Henze’s first symphony in twenty years, the seventh, is a markedly more traditional piece (and admittedly so, apparently, as Henze claimed he was trying to write in the tradition of Beethoven). The work is is very pleasing and, as these things go, is something I enjoy listening to, but I cannot shake the conservativeness of it. Certainly it is more daring than most Neo-Classical / Neo-Romantic works, and it breaks more traditions, but it is, at bottom, a far more conservative piece than what he used to write. And so I struggle with it. But, I cannot deny how compelling it is.
10. Felt: The Splendour of Fear (7/10)
Instrumental jangle pop that’s unique enough to make it interesting. Read the review of The Splendour of Fear.
11. Talking Heads: Stop Making Sense Original Motion Picture Soundtrack (7/10)
I love the film. I got a copy of it not that long after I saw it – in a theatre! though one with only about 6 people in it – and it’s become one of only a few staple rock concert films I have.
But half the appeal of this movie is that it’s a movie. The Heads’ show is unique and is literally half the fun.
Divorced from the film the performances are alright, but most Heads fans agree that the earlier official live album is better. And I can personally attest that there are better performances available on Youtube.
This is still great stuff, it’s just that the visuals are really key and they’re missing when you just listen to the soundtrack.
Also, somehow listening to “Genius of Love” on its own, without the visuals, makes me dislike the Tom Tom Club even more, if that was possible.
12. Black Flag: My War (7/10)
Two drastic left-turns in one. Read the review of My War.
13. Pretenders: Learning to Crawl (7/10)
Hynde is a good songwriter. Dammit. Read the review of Learning to Crawl.
14. Judas Priest: Defenders of the Faith (7/10)
I like this fine for a Judas Priest record. Read the review of Defenders of the Faith.
15. Warlock: Burning the Witches (7/10)
This might be a landmark. Read the review of Burning the Witches.
16. King Crimson: Three of a Perfect Pair (6/10)
Listening to this record, it’s no wonder they broke up for nearly a decade. I can hear the strain.
On the one hand we have Belew songs, one of which is alright, but most of which are really subpar, and on the other hand we have the improvisations. They are at war. Worse, they are mostly divided by side, so that we start with what feels like a borderline Belew solo album as performed by ’80s King Crimson, followed by what we think Crimson might actually want to sound like.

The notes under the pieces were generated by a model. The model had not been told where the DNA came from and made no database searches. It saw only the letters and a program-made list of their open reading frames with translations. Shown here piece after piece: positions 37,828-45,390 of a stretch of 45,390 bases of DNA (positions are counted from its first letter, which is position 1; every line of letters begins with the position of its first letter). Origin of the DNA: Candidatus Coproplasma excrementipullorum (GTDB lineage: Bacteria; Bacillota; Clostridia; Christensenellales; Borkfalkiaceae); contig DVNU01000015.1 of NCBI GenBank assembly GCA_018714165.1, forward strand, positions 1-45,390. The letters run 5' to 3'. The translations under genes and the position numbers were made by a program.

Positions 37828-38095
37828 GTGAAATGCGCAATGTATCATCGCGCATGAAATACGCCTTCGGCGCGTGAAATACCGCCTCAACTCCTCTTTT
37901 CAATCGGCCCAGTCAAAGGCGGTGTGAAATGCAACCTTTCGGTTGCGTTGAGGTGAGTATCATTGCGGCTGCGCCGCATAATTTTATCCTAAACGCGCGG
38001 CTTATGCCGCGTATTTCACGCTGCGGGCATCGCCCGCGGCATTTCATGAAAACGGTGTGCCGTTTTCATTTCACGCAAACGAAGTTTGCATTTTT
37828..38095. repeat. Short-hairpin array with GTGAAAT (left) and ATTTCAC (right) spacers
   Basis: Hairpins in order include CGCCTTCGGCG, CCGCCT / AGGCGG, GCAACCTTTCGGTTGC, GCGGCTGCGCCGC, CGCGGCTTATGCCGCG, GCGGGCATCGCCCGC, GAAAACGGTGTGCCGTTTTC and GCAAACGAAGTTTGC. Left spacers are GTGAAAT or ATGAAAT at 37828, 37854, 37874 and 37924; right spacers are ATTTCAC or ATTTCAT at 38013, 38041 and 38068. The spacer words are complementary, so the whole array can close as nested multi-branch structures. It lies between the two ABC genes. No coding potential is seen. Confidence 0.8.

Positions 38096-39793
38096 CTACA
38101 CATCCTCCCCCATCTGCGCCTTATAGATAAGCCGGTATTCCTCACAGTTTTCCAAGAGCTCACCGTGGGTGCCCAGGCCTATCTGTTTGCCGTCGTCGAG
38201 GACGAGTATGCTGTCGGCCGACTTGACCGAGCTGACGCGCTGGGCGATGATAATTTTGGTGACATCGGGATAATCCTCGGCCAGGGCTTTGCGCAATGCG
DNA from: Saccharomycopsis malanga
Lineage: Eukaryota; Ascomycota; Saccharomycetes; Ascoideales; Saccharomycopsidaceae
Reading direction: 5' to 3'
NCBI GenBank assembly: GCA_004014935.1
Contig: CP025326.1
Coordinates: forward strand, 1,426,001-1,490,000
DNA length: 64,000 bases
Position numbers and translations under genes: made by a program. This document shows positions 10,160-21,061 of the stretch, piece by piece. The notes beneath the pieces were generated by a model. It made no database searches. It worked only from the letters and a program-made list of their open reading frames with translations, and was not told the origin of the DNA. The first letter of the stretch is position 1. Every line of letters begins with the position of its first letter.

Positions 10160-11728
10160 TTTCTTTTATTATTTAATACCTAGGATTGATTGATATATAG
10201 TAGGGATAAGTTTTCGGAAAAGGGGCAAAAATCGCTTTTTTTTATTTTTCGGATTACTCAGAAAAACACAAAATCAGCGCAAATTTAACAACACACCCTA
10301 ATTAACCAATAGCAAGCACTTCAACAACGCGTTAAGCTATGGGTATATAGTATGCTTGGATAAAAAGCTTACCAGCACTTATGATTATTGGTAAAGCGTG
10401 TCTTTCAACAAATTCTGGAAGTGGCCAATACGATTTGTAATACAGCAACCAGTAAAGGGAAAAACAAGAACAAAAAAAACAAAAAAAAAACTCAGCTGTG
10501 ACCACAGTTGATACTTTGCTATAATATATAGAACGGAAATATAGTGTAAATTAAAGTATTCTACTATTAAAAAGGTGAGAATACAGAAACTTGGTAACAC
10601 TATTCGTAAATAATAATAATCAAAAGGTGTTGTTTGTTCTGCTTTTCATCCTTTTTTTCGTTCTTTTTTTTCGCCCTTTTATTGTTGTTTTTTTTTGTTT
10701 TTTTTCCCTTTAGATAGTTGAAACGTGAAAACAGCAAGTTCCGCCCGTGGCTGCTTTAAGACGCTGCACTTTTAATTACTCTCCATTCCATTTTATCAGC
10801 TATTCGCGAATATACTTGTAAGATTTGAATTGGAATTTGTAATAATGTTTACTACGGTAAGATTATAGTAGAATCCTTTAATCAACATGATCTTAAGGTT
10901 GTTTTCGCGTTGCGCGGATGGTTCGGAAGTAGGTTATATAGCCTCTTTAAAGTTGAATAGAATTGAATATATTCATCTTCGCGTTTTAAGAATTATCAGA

These competing tendencies were well combined on Discipline and Beat (and when they reunited in the 1990s) but here they don’t work.
My favourite song is literally the joke barbershop quartet bonus track. Everything else feels like a pale imitation of a formerly great band.
That being said: would I rather listen to this than Hair Metal or Synth Pop or the New Romantics or Yacht Rock? You’re damn right I would.
17. The Smiths (6/10)
They are fine. They are not one of the greatest bands of this or any other decade. Read the review of The Smiths’ debut record.
18. Simple Minds: Sparkle in the Rain (6/10)
I cannot get over how much these guys sound like a less good U2. Read the review of Sparkle in the Rain.
19. Mauricio Kagel: Der Eid des Hippokrates (5/10)
Der Eid des Hippokrates is one of those piano pieces where the piano is used in unconventional ways. It requires three hands and one of them must be doing that knocking. It’s not something that’s going to stay with me.
20. Scorpions: Love at First Sting (5/10)
Not my thing at all. Read the review of Love at First Sting.
21. Van Halen: 1984 (5/10)
22. Various Artists: Footloose Original Motion Picture Soundtrack (5/10)
Well, it’s not terrible. And it goes by quickly. Read the review of the soundtrack to Footloose.